Wells Fargo reported record Net Income of $2.089 billion for the second quarter, an increase of 9% from the year ago period. Total Revenue expanded 12% annualized during the quarter. “Average consumer loans (excluding real estate 1-4 family first mortgages) were up 14% from the prior year and up 16% (annualized) on a linked-quarter basis.” Average Commercial Loans expanded at a 13.6% annualized rate during the quarter (up 12.1% y-o-y), and Average Home Equity Loans expanded at a 23.6% rate. Mortgage originations of $116 billion were up $25 billion from the first quarter and were up 36% from the year ago period. Total Assets growth slowed to 6% (to $500 billion) due to a sale of adjustable-rate mortgages. Average Assets increased 13% annualized during the quarter. On the Liability side, Total Deposits were up 19% from one year ago and expanded 4% annualized during the second quarter.

 To Wear or Not to Wear:

Is the economic boom intact or beginning to rapidly unwind? Are inflationary pressures building, or have they instead peaked right along with home prices? Is the U.S. consumption-based economy at the edge of the proverbial cliff, or is it rather more a case of an Inflationary Bubble Economy continuing to luxuriate in unprecedented Credit and speculative excess? Is reduced liquidity an issue for U.S. and global markets, or is the liquidity backdrop as loose as ever? Has the Fed already overdone it, or is the Bernanke Fed about to make a serious policy error and acquiesce to an inflationary boom?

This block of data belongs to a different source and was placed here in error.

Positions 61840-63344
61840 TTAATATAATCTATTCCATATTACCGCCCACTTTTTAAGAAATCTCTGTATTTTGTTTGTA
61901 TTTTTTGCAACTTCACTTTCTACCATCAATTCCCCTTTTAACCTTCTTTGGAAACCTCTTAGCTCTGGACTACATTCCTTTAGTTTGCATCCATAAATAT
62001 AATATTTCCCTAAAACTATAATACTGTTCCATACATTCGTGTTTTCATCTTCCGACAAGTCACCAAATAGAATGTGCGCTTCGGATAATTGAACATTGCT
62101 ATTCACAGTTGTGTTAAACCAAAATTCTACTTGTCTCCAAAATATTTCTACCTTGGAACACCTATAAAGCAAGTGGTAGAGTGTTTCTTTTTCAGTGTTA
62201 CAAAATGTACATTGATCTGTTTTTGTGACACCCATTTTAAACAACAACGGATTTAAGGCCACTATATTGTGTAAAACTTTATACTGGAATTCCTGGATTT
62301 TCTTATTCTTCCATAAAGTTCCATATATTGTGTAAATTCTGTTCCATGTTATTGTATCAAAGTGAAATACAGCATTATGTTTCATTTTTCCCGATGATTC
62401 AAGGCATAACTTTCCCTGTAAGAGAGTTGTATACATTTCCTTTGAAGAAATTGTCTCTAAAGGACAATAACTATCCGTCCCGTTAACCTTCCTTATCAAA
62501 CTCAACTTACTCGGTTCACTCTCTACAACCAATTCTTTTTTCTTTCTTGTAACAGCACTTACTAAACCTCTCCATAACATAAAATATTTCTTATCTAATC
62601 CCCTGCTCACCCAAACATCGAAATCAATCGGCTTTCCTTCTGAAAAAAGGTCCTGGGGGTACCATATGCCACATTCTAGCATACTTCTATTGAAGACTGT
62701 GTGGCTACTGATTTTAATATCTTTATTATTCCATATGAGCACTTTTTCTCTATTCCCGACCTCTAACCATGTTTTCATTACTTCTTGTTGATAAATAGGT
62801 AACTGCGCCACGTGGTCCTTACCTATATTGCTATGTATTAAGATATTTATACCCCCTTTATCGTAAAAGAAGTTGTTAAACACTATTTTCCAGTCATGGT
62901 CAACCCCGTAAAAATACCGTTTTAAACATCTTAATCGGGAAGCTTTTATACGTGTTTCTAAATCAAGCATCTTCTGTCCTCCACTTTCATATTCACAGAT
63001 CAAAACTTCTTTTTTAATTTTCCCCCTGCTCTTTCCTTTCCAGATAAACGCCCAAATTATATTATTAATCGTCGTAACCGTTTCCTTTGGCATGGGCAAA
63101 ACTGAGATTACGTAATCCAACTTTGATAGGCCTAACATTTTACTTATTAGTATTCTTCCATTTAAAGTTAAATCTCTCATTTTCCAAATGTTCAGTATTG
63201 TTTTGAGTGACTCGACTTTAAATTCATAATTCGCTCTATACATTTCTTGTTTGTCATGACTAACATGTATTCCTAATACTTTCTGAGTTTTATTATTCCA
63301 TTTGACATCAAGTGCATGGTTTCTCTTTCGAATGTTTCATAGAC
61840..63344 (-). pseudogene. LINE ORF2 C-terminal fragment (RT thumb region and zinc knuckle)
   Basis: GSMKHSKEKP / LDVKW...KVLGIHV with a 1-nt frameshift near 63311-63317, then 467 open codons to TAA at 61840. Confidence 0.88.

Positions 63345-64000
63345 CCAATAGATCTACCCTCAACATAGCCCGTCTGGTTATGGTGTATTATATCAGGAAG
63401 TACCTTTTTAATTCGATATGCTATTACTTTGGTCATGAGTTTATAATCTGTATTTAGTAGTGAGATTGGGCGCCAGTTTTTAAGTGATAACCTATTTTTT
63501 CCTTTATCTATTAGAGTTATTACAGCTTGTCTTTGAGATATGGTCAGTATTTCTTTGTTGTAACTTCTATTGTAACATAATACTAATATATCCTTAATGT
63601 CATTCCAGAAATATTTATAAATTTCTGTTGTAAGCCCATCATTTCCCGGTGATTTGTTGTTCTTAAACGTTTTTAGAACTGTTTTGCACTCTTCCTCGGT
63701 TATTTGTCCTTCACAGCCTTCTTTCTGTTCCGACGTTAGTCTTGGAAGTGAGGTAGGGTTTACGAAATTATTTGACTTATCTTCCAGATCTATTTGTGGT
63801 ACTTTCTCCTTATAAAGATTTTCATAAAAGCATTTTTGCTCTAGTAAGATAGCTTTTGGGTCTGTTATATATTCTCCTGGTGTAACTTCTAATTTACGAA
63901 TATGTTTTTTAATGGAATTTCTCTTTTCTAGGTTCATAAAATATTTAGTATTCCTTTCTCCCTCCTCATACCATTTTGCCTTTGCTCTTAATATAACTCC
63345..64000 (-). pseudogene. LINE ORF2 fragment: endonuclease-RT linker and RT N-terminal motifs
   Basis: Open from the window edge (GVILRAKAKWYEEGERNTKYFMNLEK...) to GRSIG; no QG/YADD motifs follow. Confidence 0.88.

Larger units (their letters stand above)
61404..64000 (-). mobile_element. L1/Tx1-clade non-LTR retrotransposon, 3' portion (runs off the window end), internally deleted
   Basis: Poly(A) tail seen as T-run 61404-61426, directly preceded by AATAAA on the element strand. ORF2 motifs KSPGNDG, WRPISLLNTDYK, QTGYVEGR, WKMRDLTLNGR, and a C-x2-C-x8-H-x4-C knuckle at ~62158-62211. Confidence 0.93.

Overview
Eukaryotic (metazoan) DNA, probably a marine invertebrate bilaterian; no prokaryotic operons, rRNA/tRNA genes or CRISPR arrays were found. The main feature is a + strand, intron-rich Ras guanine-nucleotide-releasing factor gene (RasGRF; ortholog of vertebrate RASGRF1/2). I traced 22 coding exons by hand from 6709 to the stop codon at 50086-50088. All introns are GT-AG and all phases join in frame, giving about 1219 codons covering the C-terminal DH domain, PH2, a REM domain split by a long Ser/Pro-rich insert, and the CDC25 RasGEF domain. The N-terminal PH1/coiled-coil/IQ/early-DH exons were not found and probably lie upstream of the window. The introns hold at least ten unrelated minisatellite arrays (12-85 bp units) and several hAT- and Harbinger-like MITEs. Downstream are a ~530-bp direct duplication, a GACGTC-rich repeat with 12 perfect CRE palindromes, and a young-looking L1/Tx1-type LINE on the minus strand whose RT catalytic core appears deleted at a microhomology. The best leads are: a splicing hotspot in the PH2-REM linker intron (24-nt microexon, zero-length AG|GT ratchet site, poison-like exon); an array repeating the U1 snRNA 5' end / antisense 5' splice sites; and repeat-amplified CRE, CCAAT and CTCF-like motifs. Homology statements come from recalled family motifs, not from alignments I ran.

For me, if there were ever a befuddling backdrop beckoning for analysts to lean heavily on their respective analytical frameworks – that time is right now. To begin with, second quarter financial sector earnings reports offer scant evidence of any significant slowing of system Credit growth. The major “banks” maintain an aggressive business posture, with robust growth in lending and capital markets activities. The push to satisfy Wall Street earnings growth demands is intense, and the ongoing huge stock buybacks are as well indicative of more aggressive lending and market activities to come. Financial conditions remain extraordinarily loose; Credit Availability remains easy and marketplace liquidity abundant. It is worth noting that the NYSE Financial is up almost 7% y-t-d, outperforming the S&P500 and most other indices.